December 19, 2013 / 12:47 PM / 5 years ago

Japan's Ozawa vows to weave musical spell as long as health holds

TOKYO (Reuters) - Seiji Ozawa, one of the world’s most famous music conductors, said on Thursday he intended to keep going for years to come, despite frustration that recent ill-health has prevented him from being as active as he used to be.

Japan's maestro Seiji Ozawa speaks during a news conference in Tokyo December 19, 2013. REUTERS/Yuya Shino

Ozawa, 78, was diagnosed with esophageal cancer in January 2010, which was followed by lower back surgery in January 2011, and has since concentrated his activities in Japan.

“I will continue doing everything I have always done - teaching and conducting orchestra until I die,” Ozawa, former director of the Vienna State Opera, told Reuters.

His most recent major appearance was in September, when he conducted the Ravel opera, “The Child and the Spells” at the Saito Kinen Festival in the central Japanese city of Matsumoto.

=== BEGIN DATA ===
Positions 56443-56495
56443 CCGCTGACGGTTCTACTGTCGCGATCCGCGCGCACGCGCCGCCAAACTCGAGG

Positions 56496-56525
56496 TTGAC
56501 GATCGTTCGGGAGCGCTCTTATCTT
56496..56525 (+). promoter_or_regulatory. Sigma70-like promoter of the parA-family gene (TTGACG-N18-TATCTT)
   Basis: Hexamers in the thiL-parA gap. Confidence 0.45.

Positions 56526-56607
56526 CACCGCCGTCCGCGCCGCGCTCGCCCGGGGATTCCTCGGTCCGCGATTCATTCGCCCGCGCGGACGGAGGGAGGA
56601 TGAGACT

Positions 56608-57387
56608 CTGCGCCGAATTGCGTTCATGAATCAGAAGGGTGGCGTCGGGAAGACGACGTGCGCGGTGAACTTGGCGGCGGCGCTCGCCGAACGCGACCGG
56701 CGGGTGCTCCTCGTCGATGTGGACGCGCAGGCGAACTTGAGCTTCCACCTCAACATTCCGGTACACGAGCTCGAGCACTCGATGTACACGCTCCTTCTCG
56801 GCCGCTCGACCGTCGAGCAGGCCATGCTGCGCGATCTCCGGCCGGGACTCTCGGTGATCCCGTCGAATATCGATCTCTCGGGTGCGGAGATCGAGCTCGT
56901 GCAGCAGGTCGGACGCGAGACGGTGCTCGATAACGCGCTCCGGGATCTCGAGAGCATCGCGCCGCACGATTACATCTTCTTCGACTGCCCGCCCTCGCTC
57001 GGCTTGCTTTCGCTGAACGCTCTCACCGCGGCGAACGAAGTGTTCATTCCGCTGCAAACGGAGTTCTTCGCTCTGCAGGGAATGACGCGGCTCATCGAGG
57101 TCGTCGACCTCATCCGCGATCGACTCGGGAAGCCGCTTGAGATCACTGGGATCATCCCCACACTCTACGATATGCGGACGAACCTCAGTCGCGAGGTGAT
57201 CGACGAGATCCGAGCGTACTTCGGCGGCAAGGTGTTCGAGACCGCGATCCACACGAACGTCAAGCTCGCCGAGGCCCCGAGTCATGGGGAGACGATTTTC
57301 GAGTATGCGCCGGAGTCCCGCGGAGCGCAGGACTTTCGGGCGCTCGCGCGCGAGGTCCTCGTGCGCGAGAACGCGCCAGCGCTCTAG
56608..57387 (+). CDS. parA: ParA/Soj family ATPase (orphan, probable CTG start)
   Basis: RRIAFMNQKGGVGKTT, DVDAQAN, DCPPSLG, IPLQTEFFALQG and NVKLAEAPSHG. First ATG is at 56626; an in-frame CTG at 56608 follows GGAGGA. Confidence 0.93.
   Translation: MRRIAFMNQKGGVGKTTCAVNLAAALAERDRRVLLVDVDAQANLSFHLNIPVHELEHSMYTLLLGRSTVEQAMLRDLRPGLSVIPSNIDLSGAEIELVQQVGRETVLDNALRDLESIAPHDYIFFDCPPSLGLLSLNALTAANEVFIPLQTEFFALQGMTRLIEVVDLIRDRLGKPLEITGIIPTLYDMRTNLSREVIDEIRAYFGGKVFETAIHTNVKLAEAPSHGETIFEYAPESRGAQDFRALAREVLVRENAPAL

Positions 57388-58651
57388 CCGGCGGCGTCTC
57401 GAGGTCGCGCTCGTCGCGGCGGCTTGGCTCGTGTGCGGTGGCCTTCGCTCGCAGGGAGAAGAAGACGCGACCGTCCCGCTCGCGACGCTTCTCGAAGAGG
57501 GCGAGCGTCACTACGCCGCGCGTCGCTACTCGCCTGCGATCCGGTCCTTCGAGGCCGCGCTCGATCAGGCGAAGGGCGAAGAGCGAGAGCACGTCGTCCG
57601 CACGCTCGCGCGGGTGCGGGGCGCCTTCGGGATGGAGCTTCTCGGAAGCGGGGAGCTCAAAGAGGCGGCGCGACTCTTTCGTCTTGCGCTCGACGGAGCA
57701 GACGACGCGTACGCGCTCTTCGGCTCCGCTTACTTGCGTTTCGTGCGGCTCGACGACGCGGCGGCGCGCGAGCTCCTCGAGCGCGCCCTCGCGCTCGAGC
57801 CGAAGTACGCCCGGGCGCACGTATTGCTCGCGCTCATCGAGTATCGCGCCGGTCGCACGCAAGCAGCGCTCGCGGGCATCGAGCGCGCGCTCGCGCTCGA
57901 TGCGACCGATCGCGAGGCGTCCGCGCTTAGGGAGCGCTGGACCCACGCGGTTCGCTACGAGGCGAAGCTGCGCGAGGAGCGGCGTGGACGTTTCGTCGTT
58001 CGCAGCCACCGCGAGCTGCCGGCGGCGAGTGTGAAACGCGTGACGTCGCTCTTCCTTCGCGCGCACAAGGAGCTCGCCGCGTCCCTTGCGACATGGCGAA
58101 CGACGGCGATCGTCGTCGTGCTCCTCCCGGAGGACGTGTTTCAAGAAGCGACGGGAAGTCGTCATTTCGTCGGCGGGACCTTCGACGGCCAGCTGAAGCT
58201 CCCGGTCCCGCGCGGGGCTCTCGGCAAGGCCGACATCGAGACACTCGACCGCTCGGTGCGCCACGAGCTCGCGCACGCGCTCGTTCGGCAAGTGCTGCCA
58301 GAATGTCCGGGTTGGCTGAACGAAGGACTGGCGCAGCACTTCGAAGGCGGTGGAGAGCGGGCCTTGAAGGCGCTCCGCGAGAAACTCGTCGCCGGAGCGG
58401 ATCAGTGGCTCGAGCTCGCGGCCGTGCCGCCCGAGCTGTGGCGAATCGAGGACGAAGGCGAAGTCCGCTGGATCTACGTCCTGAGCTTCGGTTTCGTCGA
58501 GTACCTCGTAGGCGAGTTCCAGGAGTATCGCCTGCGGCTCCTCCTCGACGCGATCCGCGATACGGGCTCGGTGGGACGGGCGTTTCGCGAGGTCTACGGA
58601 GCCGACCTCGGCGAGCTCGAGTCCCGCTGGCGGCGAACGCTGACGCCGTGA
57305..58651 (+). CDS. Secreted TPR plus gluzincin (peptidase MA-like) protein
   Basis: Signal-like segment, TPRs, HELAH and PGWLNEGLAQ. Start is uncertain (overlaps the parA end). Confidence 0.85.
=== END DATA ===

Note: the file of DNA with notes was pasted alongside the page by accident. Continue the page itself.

Ozawa, who plans to go skiing later this month near his house in the mountains, will conduct Mozart’s opera, “The Marriage of Figaro”, in four cities in Japan in March.

“Of Mozart’s three biggest operas, the music in “The Marriage of Figaro” is the easiest to understand, and that’s why we chose it,” said Ozawa, with his trademark flowing grey hair and wearing a black jacket and Boston Red Sox tie.

A former conductor of the Boston Symphony Orchestra, Ozawa participated in a video in October featuring that group and the Saint Louis Symphony Orchestra before the first game of the World Series between the Red Sox and the St. Louis Cardinals.

Ozawa happened to be in Boston at the time and watched all the baseball games at Fenway Park, home field for the Red Sox, who won their third World Series since 2004.

He said his team had not won during the nearly three decades he lived in Boston.

The “Figaro” production, for the Seiji Ozawa Music Academy Opera Project, will be directed by long-time Ozawa collaborator David Kneuss, and partly conducted by conductor and pianist Ted Taylor.

Reporting by Junko Fujita; Editing by Clarence Fernandez

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